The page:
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HIST495 Introduction to Historical Interpretation (History Honors)

Guide for history honors students.

Rose Library

To begin searching for materials housed in the Rose Library, visit their website. Here, you will find information about our various holdings in manuscript collections, archives, and rare books. You may also want to begin to familiarize yourself with their holdings by visiting their Introduction to Collections page.

The Rose Library also maintains a number of guides to specific areas of their collections. Depending on your area of research, consider exploring our guides on African American History and Culture. These guides can help you to become familiar with the language used to describe archival materials and start to think of search terms for your own research.

Understanding Finding Aids

The material in archival collections is housed in boxes and folders, and described in documents called Finding Aids. A finding aid will provide you with basic information about a collection's contents, a brief biography of the individual who created the collection, and any information about restrictions on use of the materials. Often, collections are broken down into series; for these collections, the finding aid will also contain a brief description of each series.

Last but not least, a finding aid contains a detailed list of the materials found in a collection. Here is a sample from the finding aid for the Confederate Miscellany collection (MSS20):

As you can see, this finding aid provides you with the names and dates of the letters contained in the collection. Not all finding aids will have this level of detail. A folder might be labeled "Correspondence, 1910-1920," or "Printed Material, Newspaper Clippings." Consider looking through these folders as well, even if you don't immediately know from the folder title that the material is relevant to your research. You never know what you might find!

You can search the Rose Library's finding aids at their website: To search the collections, enter your search term in the search field.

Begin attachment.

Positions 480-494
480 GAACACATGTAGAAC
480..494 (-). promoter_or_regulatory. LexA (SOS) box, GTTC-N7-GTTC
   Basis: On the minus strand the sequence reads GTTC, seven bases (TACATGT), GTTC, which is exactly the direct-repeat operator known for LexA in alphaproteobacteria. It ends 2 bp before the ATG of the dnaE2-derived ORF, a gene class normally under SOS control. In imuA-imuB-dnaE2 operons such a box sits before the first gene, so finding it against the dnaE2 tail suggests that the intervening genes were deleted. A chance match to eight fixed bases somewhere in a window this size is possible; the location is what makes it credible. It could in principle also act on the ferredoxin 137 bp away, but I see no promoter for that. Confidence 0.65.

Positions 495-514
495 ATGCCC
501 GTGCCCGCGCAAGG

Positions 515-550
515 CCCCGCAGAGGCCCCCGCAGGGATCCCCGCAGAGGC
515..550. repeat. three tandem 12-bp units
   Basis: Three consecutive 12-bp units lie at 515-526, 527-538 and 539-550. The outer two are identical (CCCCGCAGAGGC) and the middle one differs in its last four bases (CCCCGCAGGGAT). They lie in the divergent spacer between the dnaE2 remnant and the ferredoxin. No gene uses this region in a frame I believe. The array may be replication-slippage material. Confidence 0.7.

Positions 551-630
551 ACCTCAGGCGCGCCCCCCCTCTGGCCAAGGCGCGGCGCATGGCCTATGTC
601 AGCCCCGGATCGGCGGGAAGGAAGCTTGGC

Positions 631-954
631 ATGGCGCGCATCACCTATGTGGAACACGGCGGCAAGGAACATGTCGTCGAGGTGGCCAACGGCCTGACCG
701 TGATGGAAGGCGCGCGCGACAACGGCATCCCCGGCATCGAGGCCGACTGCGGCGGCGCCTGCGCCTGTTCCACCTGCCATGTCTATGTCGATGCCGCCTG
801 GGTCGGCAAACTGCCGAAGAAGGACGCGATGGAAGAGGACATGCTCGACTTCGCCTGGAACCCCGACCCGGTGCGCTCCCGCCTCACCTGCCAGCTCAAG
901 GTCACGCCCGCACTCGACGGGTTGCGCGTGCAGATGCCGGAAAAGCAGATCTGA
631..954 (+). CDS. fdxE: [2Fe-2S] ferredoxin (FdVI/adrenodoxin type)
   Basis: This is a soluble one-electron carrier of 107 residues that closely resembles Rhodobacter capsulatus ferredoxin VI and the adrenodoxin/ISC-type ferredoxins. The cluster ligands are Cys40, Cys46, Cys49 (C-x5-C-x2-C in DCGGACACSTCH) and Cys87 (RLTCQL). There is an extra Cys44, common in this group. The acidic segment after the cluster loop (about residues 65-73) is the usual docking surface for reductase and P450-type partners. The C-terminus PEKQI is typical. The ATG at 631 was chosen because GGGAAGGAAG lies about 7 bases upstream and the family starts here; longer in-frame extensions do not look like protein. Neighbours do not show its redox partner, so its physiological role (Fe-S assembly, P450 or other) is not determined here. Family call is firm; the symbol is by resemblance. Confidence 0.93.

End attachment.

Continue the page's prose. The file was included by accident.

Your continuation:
HINT: Do not place quotes around your search term if using a phrase; our database is currently not capable of processing the quotation marks, and this will keep you from obtaining any search results.

When you find a collection you are interested in using, write down the collection name, its manuscript number (MSS number), and the boxes you would like to see. You can email all of this information to prior to your research visit!

Conducting Research in Rose Library

Archives and special collections libraries often have special requirements for using their resources. Here, you'll find basic background information on conducting research in Emory's Rose Library.

The Rose Library is located on the 10th floor of the Woodruff Library. During the academic year, our hours are 9:00-5:00 Monday through Friday. We are open on Saturday by appointment, only. We are closed on Sunday. You can contact the Rose Library at (404) 727-6887 or

The materials in the Rose Library are rare, often fragile, and often very valuable. Therefore, when you come to the tenth floor to do research, you are asked to show proof of your identity, keep a record of what you use, and you will have strict guidelines for how you use the materials during your visit. It may seem like there are a lot of rules associated with using the Rose Library's materials.

Preparing for your visit

Depending on your course, the items you will work with may be pre-selected for you. If they are, you will come to the Rose Library and request the materials on hold under your instructor’s name. You will also need to:

1. Sign in at the Researcher Daily Sign-in notebook.

 2. Fill out a Researcher Application (first visit only)

3. Show a photo ID (first visit only)

It is also always useful to the staff to know when you are coming, and so if possible we recommend that you email ahead of time with your name, course, instructor’s name, and when you plan to visit.

What to bring

We suggest that you bring the following items with you to the Rose Library:

1. Pencil and notebook

2. Computer

3. Digital camera

Please do not bring pens, gum, food, or drinks of any kind, unless they are sealed and can be left in your locker. You may also want to bring money for photocopies. For Emory students, the first 20 pages of photocopies are free, and subsequent pages cost $.25 per page. We accept cash or checks; we do not accept credit or Emory cards.

Using the Materials

The Rose Library's materials must be used in their reading room; Rose materials cannot be checked out. Before you enter the reading room, you will be asked to put all other belongings in a locker. Make sure to keep track of what you are using for your citations and/or bibliography.

Citing the Materials

Rare books that are part of the Rose Library's collection are cited using the same format you will use for general stacks books.

Manuscript Collections have their own form of citation. Different archives or special collections libraries may have slight variations in the way they ask that you cite their materials. For the Rose Library's collections, look at the first page of the finding aid, where the archvists have provided the preferred citation format for each collection. Generally, the citation will look at follows:

[identification of item(s)], [name of collection], Manuscript, Archives, and Rare Book Library, Emory University.

Other Atlanta Area Archival Repositories